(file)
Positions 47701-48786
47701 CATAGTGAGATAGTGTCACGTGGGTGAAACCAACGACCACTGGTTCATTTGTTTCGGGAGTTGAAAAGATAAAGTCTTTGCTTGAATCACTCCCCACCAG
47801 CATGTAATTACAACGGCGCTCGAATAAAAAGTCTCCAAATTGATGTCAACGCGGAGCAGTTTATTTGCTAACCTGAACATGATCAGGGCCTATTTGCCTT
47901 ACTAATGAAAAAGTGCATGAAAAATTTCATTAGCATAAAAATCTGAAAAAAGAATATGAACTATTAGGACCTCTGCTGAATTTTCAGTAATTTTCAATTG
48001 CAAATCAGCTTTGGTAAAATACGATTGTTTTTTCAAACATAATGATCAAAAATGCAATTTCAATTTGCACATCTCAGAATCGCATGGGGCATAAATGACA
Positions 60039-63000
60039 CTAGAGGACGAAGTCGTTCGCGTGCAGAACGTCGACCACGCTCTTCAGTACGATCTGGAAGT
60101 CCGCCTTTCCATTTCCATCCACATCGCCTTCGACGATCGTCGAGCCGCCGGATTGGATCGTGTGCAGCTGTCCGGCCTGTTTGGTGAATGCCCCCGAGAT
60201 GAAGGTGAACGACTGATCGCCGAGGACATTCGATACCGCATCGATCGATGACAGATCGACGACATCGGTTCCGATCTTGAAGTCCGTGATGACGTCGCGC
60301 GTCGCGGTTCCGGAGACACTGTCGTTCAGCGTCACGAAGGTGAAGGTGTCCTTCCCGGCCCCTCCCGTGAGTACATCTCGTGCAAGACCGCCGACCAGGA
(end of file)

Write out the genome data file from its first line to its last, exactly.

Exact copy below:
Positions 47701-48786
47701 CATAGTGAGATAGTGTCACGTGGGTGAAACCAACGACCACTGGTTCATTTGTTTCGGGAGTTGAAAAGATAAAGTCTTTGCTTGAATCACTCCCCACCAG
47801 CATGTAATTACAACGGCGCTCGAATAAAAAGTCTCCAAATTGATGTCAACGCGGAGCAGTTTATTTGCTAACCTGAACATGATCAGGGCCTATTTGCCTT
47901 ACTAATGAAAAAGTGCATGAAAAATTTCATTAGCATAAAAATCTGAAAAAAGAATATGAACTATTAGGACCTCTGCTGAATTTTCAGTAATTTTCAATTG
48001 CAAATCAGCTTTGGTAAAATACGATTGTTTTTTCAAACATAATGATCAAAAATGCAATTTCAATTTGCACATCTCAGAATCGCATGGGGCATAAATGACA
Positions 60039-63000
60039 CTAGAGGACGAAGTCGTTCGCGTGCAGAACGTCGACCACGCTCTTCAGTACGATCTGGAAGT
60101 CCGCCTTTCCATTTCCATCCACATCGCCTTCGACGATCGTCGAGCCGCCGGATTGGATCGTGTGCAGCTGTCCGGCCTGTTTGGTGAATGCCCCCGAGAT
60201 GAAGGTGAACGACTGATCGCCGAGGACATTCGATACCGCATCGATCGATGACAGATCGACGACATCGGTTCCGATCTTGAAGTCCGTGATGACGTCGCGC
60301 GTCGCGGTTCCGGAGACACTGTCGTTCAGCGTCACGAAGGTGAAGGTGTCCTTCCCGGCCCCTCCCGTGAGTACATCTCGTGCAAGACCGCCGACCAGGA